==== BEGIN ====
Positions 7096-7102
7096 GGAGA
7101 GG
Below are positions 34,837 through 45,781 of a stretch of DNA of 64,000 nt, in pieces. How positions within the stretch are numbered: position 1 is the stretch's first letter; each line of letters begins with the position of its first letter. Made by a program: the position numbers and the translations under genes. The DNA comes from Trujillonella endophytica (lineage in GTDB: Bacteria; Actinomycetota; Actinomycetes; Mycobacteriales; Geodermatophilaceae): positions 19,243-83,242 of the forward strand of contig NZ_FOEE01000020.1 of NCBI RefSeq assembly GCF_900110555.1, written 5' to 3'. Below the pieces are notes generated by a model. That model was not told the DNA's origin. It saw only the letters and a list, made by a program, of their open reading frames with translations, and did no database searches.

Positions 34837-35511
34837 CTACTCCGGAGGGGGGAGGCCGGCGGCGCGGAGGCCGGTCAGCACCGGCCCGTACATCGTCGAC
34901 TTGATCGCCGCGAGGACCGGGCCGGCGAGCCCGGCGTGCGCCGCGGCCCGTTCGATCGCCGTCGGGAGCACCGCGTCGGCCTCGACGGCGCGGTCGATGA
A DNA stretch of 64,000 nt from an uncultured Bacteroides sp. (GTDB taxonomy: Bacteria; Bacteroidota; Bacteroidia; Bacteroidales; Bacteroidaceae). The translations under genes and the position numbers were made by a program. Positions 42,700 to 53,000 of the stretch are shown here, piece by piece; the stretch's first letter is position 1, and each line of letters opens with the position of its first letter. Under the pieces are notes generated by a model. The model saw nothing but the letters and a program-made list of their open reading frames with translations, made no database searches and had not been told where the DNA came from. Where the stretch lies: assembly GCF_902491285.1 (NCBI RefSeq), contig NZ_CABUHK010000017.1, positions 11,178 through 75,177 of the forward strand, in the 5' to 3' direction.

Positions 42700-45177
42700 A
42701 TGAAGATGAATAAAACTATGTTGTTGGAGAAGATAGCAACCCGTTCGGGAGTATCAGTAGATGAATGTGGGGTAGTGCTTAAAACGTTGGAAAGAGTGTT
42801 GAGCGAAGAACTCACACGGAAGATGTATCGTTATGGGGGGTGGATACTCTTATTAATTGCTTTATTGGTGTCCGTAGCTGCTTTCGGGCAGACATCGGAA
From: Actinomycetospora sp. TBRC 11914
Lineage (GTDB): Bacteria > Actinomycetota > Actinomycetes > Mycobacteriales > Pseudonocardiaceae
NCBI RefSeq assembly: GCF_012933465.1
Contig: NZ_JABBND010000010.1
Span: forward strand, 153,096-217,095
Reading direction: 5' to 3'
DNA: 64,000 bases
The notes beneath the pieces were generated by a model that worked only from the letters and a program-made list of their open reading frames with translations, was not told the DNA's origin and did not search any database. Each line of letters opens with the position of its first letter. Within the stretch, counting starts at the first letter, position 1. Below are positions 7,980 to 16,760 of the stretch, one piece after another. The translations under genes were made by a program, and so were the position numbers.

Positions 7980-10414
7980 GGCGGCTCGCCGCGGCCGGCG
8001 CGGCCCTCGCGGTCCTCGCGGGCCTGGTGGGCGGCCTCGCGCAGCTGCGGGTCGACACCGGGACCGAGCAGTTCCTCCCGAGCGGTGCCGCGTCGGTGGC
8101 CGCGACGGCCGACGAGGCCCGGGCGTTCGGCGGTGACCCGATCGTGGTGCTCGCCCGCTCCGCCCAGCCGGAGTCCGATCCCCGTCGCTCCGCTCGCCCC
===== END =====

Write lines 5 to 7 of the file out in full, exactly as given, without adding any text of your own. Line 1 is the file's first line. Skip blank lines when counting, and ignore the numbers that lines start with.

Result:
Positions 34837-35511
34837 CTACTCCGGAGGGGGGAGGCCGGCGGCGCGGAGGCCGGTCAGCACCGGCCCGTACATCGTCGAC
34901 TTGATCGCCGCGAGGACCGGGCCGGCGAGCCCGGCGTGCGCCGCGGCCCGTTCGATCGCCGTCGGGAGCACCGCGTCGGCCTCGACGGCGCGGTCGATGA